For a series literally called Nobleman Ryu’s Wedding, the wedding was the one aspect that felt the least developed. It would’ve made a big difference to actually see the wedding in action. In the current story, we only get a glimpse of the wedding in some still shots during the opening credits. Since we never actually see Ho Seon getting married, the whole concept feels very abstract.
Even if they couldn’t shoot the wedding scene itself, there were other ways to convey this story more effectively. Maybe show us a scene of Ki Wan’s sister getting ready for the wedding. Or at least introduce us to Hwa Jin’s character in the first episode, so that we can see her hesitation about the marriage. These were scenes that would’ve built up the narrative, making the story easier to understand.
Ki Wan’s sister is a central character in the story, but she gets so little focus. Her character only appears in a scene or two. We never get a good idea about why she doesn’t want to get married, where she was hiding all this time, and what her relationship is like with her family. At first, I thought she was an enigma. But now, I realize she’s just an afterthought to the story.
All along, I thought there must be a good reason why Ki Wan and his father are so insistent for the marriage to take place, but it was never properly explained. The consequences of the marriage getting invalidated were never explored either. I don’t understand why they worked so hard to keep up the illusion of a married couple? It just never felt like the story was fleshed out fully, beyond setting up the initial premise of Ki Wan adopting his sister’s identity.
Nobleman Ryu’s Wedding Episodes
This drama has a total of 8 episodes. Each episode is around 10 to 12 minutes long. The last episode is around 13 minutes long. This is a short BL drama, and you can finish the entire series in approximately 90 minutes.
⭐ Best episode
Episode 2 was probably the most successful episode of Nobleman Ryu’s Wedding in terms of being a romantic comedy. It starts with an intimate scene between Ho Seon and Ki Wan in the dressing room, allowing the characters to be a little more sensual. The rest of the episode shows Ki Wan getting used to his new life in Ho Seon’s house, leading to various funny or dramatic moments. All the plots in this episode were simple yet effective.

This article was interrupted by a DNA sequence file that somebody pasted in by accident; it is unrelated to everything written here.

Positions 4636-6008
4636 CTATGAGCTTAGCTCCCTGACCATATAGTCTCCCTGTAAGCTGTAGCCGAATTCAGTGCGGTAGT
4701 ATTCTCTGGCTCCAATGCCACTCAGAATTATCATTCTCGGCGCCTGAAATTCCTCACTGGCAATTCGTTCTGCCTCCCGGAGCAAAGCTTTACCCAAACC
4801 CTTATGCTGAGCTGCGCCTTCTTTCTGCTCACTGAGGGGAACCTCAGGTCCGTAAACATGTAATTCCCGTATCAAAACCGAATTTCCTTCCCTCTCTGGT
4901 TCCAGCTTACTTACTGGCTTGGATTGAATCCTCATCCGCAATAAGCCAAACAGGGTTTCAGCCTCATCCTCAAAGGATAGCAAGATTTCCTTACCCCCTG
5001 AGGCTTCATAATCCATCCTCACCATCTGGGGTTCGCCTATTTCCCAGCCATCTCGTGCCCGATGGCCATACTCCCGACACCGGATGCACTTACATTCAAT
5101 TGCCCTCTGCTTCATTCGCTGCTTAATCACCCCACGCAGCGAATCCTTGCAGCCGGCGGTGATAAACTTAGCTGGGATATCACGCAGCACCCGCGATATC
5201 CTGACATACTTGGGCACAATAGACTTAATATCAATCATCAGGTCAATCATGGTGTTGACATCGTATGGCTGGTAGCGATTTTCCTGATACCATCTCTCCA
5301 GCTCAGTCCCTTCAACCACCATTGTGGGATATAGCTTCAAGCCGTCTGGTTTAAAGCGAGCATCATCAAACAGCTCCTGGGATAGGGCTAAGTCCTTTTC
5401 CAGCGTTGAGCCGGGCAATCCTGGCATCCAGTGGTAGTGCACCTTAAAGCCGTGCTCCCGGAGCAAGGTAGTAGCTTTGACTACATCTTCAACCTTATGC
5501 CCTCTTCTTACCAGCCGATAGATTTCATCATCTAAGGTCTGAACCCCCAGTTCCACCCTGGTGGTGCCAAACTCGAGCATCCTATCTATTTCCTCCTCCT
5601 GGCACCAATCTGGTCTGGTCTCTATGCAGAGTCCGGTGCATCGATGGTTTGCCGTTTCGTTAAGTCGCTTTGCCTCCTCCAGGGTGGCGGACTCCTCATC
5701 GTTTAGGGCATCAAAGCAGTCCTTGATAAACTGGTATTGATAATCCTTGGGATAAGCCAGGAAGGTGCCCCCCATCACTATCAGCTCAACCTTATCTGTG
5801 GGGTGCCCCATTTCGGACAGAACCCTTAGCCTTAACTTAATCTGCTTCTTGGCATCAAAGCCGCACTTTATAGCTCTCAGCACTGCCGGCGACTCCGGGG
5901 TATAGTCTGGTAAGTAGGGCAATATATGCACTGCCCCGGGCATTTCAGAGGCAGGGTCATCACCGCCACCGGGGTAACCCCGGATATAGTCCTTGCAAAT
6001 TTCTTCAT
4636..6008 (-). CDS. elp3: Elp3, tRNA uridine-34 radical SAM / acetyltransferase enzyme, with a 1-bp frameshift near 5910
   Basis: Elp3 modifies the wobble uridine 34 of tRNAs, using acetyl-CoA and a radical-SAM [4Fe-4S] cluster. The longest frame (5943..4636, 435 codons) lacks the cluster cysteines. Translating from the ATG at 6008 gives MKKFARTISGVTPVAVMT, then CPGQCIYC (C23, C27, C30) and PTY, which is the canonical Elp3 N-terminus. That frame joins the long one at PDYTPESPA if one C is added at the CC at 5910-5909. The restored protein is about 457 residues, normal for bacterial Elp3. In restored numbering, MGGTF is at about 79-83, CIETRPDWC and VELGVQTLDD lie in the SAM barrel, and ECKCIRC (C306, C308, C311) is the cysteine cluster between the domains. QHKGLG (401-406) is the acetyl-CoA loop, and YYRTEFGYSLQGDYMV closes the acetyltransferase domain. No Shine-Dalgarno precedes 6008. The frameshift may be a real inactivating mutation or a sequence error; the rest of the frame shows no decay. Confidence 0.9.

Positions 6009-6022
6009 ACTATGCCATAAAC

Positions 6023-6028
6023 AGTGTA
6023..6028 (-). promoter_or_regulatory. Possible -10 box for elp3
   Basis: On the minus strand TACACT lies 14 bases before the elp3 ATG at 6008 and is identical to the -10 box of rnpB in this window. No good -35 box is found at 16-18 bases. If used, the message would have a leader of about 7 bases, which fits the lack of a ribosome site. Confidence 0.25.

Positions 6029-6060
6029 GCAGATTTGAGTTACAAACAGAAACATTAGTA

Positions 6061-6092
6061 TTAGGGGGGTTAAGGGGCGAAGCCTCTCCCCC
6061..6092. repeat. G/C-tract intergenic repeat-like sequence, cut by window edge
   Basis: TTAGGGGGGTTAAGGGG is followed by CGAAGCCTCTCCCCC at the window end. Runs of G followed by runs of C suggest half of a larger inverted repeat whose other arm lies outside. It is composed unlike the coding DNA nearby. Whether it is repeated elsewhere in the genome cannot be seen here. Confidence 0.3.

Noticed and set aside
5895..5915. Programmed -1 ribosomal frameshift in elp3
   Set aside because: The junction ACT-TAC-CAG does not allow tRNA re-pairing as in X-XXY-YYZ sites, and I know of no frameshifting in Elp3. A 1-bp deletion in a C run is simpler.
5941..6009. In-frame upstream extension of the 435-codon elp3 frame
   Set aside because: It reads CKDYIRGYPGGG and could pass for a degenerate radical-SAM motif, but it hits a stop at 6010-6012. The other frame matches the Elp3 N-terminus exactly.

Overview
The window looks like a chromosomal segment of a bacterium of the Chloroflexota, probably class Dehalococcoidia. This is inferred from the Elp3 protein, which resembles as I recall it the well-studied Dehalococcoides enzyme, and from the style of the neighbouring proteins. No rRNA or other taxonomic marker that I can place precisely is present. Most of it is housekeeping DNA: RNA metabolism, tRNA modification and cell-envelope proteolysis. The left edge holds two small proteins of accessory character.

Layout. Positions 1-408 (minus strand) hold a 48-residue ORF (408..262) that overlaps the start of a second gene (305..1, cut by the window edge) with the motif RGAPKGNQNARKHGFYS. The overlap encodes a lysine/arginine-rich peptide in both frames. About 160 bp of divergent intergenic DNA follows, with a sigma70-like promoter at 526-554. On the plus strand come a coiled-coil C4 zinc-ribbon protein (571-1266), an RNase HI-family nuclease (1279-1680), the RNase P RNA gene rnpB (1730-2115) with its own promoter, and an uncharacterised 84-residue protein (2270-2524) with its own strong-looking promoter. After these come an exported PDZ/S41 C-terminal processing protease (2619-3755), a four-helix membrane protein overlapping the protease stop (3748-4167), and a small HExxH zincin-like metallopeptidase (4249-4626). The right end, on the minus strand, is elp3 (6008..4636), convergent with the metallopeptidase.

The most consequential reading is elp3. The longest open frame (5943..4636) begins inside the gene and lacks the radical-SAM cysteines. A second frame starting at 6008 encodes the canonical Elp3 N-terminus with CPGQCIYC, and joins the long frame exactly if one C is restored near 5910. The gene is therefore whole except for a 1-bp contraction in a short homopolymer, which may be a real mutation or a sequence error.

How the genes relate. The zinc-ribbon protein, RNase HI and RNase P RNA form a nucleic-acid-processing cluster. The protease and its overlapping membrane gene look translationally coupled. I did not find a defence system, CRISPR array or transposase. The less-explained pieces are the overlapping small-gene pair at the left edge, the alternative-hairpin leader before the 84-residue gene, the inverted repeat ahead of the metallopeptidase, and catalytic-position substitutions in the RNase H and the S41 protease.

💕 Most romantic episode
Episode 5 had the poetry competition between Ho Seon and Tae Hyung. I know this scene might be really silly, but it was also romantic in a strange way. Imagine having two guys fight over you, reciting their love with their cheesy rhymes. I might cringe from embarrassment, but also feel flattered at the same time.
😡 Most triggering episode
For most of the series, Ho Seon didn’t bother me that much, except during one moment in Episode 6. This was the episode where Hwa Jin returns home, but Ho Seon is so upset with her that he invalidates their marriage. I found his long-winded speech to be very patronizing and I remembered rolling my eyes at him. 🙄
I understand why Ho Seon might be angry at his runaway bride, but let’s also consider her side of the story. This young woman ran away because she was scared about her arranged marriage. She had no say in the matter, and now she must spend the rest of her life with a stranger she never met before. Instead of trying to understand her perspective, Ho Seon starts berating her for being reckless, inconsiderate, and inferior to her older brother. Like, show some compassion, you jerk?
💋 First kiss episode
Ho Seon and Ki Wan shared their only kiss in the last scene of Episode 8. The kiss was beautifully shot, and I love the camera angle where you can see them lock lips through his big transparent hat. 👒
💪🏻 Episodes with skin
Ho Seon has a shirtless scene in Episode 2 when he strips off in the bedroom. He covers up afterwards after feeling self-conscious around Ki Wan. This is the only shirtless scene in Nobleman Ryu’s Wedding.
👨🏻🤝👨🏻 Episodes as a couple
Almost every episode
Technically, Ho Seon and Ki Wan spends almost the entire series pretending to be a married couple. They stay together until Episode 7, where they break up after the sham marriage was annulled. Strangely enough, they still slept in the same bed after calling off the marriage, but whatever.
The two of them officially kiss in Episode 8, but it’s difficult to say if they actually become a couple or not. Do we take the fairy tale kiss at face value, or do we question whether they have a future together? Think about all the challenges they will face, none of which are actually addressed in the series. I’m jaded and cynical, but wish them all the best.
Nobleman Ryu’s Wedding Information
Idol Romance is a Korean BL studio that made Wish You (2020), Nobleman Ryu’s Wedding (2021), The Tasty Florida (2021), Tinted With You (2021), and Kissable Lips (2022). This studio tends to produce short BL dramas with eight episodes. Later, the same story would get released again as a film with slightly additional footage.